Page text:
As the Sawtooth Fire raged across the steep, rugged terrain of Arizona’s Tonto National Forest in the final days of May, the firefighting community watched with intense interest. Not only was the blaze the first major wildfire of the season, but it was the first fire of its size since the start of the COVID-19 pandemic.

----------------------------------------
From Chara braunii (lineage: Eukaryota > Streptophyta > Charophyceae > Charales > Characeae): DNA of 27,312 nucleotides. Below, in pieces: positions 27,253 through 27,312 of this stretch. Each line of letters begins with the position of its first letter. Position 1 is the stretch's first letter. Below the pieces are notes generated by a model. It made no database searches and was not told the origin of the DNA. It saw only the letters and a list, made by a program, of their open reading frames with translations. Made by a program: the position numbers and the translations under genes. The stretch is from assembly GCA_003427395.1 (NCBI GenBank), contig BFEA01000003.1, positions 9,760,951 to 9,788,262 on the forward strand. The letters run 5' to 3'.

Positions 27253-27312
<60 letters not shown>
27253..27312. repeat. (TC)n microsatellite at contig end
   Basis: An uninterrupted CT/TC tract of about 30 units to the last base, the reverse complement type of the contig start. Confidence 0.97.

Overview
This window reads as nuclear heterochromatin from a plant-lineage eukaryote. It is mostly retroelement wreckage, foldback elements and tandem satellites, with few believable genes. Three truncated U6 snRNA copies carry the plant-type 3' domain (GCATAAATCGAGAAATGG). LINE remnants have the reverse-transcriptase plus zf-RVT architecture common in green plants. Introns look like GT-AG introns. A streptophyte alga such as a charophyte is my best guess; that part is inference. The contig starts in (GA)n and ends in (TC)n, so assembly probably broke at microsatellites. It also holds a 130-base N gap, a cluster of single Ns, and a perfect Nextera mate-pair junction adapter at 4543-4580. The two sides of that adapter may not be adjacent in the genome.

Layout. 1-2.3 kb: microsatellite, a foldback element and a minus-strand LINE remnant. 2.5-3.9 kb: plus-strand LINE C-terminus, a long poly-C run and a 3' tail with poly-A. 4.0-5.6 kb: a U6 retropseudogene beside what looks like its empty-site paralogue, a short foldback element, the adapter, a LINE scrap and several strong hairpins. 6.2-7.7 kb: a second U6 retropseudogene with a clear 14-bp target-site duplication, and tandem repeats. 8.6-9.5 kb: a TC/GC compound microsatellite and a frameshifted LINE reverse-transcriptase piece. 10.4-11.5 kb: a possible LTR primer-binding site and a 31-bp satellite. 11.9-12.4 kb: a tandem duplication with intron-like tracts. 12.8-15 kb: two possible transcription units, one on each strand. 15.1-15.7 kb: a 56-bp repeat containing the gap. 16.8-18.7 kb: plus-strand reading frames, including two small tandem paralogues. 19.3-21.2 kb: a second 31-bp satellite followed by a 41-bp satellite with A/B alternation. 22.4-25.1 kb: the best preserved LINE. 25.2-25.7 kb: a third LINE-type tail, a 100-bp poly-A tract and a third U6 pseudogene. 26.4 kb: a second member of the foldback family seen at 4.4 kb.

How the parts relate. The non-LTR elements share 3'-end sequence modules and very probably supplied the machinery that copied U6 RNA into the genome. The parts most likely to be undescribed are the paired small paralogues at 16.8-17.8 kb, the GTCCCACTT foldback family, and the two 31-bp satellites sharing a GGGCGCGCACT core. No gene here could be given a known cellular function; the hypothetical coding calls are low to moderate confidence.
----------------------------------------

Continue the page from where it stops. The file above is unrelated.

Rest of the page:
The 399 firefighters deployed to suppress the wildfire practiced social distancing, wore masks whenever possible and bunked in local hotels near the site rather than in 40-person vehicles, which were standard sleeping quarters pre-COVID. They worked in small, self-contained teams of 4 to 20 to minimize physical interaction and the chance of virus transmission to teams outside their own. Meetings happened over Zoom. Firefighters set up small base camps in remote locations instead of large areas with several thousand firefighters, and a medical officer was on-site in a newly created position to ensure that the CDC’s COVID-19 guidelines were followed.

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